Waiting is an inevitable part of life. We wait in lines; airport terminals, train stations, waiting rooms, etc. these waiting times are a great window of opportunity to catch up on missed calls and messages. You can also take on activities like meditation, stretch/exercise, and answering emails on your phone. You could even catch up on reading a book in hand or on an e-reader. And the book doesn’t have to be related to work. In general, reading boosts concentration and improves brain connectivity.
Use apps to block out distractions
The “do not disturb” feature exists for a reason and is a great time management tool to keep you focused on computers and phones. There are tools out there that could block out distracting websites as you work, as well as social media feeds when you’re taking on an intellectually intensive task.
Minimize your open windows
When working on the computer, it can be easy to work with many open windows on the desktop. As such, focus your attention by working on just a single monitor at a time and keep just the essential window(s) open. If it becomes necessary, you could even go offline to stay focused on the task at hand.
Organize your emails
We work a lot with emails in a digital age, and having a cluttered inbox can be a time sink. One practical way to speed up email communication and waste less time on exchanges is to stratify and organize your inbox carefully. To do this, you could:
- Archive emails that might contain vital info but don’t require an immediate response.
- Use actionable labels like URGENT, PENDING, NEEDS ACTION.
- Use filters to automatically assign labels to incoming mail based on specific criteria like the sender’s name or some other information/keyword they contain. You could use this to label all newsletters by setting up a filter for every email that contains the word ‘Unsubscribe,’ common to all newsletters.
- Enable Canned Responses and create reply templates from emails that you’ve sent more than twice. Simply having a general outline of messages before you start will speed up the process considerably.
When it comes to time management, one of the biggest hindrances is multitasking, as it dramatically diminishes productivity. Those who multitask are less likely to avert distractions than their focusing counterparts. Multitasking can also negatively affect your cognitive ability.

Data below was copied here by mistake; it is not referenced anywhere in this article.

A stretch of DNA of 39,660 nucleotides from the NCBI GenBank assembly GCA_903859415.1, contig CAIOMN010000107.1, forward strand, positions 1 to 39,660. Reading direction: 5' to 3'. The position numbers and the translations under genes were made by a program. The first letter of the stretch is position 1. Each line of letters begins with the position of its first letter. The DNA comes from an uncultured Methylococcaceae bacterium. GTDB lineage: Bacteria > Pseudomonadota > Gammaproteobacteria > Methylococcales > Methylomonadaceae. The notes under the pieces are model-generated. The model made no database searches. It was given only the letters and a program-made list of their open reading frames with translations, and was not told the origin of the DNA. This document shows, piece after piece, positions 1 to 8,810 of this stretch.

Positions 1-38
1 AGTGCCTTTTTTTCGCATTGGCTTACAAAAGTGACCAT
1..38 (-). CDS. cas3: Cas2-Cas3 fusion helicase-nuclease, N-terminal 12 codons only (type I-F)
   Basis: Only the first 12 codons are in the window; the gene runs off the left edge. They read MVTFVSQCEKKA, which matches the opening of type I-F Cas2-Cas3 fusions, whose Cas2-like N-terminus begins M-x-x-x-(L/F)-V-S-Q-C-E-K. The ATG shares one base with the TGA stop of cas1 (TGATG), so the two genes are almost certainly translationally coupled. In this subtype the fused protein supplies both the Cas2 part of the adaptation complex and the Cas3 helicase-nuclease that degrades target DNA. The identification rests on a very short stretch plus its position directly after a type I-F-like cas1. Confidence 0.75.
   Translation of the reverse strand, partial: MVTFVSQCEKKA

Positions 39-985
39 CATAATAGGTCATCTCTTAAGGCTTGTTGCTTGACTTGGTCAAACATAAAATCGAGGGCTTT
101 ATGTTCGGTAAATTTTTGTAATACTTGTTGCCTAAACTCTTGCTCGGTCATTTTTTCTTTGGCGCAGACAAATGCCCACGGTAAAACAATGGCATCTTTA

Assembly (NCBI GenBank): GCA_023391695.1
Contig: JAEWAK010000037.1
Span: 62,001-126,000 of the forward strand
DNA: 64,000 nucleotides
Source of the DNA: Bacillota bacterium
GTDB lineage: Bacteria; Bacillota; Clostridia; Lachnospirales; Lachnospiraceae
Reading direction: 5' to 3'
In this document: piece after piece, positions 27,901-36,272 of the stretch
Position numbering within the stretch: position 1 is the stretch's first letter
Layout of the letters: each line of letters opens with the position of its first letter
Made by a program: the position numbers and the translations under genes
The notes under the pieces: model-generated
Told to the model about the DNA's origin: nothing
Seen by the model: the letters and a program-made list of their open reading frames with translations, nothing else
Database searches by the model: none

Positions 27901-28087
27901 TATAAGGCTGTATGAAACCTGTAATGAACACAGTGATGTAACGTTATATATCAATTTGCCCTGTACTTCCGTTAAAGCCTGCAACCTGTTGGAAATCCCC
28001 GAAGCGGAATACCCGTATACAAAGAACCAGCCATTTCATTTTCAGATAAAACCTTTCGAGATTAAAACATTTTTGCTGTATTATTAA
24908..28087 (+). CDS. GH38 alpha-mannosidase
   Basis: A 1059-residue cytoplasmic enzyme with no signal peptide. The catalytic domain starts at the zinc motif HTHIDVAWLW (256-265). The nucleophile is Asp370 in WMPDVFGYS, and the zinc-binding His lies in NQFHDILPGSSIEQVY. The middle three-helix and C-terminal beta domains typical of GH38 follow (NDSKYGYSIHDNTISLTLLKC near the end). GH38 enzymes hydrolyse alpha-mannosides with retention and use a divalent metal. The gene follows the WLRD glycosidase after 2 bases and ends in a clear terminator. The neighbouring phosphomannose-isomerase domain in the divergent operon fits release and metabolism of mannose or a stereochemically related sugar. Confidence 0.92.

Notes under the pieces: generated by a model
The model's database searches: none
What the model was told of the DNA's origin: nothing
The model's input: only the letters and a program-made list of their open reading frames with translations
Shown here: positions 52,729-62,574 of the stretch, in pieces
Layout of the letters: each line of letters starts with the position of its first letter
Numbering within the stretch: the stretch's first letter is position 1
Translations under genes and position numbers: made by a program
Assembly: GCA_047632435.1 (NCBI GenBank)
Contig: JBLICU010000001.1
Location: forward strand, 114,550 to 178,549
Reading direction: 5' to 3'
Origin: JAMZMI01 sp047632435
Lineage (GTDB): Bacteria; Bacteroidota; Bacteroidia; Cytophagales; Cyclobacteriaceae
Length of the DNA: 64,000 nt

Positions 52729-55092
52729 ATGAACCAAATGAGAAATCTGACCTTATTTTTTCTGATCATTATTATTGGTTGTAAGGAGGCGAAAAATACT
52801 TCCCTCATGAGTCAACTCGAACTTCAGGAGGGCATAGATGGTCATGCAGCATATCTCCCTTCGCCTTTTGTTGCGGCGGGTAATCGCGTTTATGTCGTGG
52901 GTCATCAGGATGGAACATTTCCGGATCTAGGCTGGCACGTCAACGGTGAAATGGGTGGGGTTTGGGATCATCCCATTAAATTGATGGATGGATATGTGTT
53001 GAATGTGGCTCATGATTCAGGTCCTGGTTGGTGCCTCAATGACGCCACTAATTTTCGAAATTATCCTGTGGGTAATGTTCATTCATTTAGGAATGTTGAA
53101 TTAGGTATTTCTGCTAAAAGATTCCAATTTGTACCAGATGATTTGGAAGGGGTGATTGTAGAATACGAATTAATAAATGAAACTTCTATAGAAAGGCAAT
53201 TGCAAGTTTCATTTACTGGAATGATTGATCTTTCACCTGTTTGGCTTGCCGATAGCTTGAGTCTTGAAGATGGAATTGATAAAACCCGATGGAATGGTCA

To combat multitasking, be disciplined to take up a single task, set a timer, and work on just that single task until you either complete it, or the timer goes off. This will help you stay focused and improve your quality standard as you become better at time management.
To become better at time management, then apportion time to exercise regularly. Exercise has a considerable impact on your productivity. You could achieve up to a 72% improvement in time management and workload completion by adding workday exercise to your routines. And the sessions don’t always have to be extended. Short and intense workout sessions will do the trick as well as longer sessions. Find what works for you and set aside quality time for short workout sessions to boost your productivity.
A critical principle of time management is setting aside ample time to rest. Sleep is an essential aspect of human life, and the quality of sleep you get daily can significantly affect your productivity. Tired people procrastinate more and easily get distracted more.
Sacrificing sleep to get more work done hampers your productivity and cognitive ability both in the short and long run. As such, commit to at least eight hours of sleep every night, even when the deadline is fast approaching, and you’d be more productive at what you do.
Learn to say no
Time is small and precious. So, don’t waste the little time you have in ventures that do no good in advancing your goals and mission. Learn to say “no” to tasks and events that distract you from your priorities. Instead of automatically accepting invitations and offers, it’s better to say, “I’ll check my schedule and get back to you.’” This simple phrase will buy you time to assess offers better and make intelligent decisions.
23: Have a great time—no matter what
As you strive towards more effective time management, it is imperative that you not get obsessed with checking off items on your to-do list. We all need a work/life balance, and finishing up your list of tasks to be done today isn’t work sustaining a burnout tomorrow.
So, work steadily and enjoy yourself. Try to have a great time and find delight in what you do daily.
So, there you have it. With these time management tips, you will be more productive as you start taking control of your time. Here’s another article about managing your time.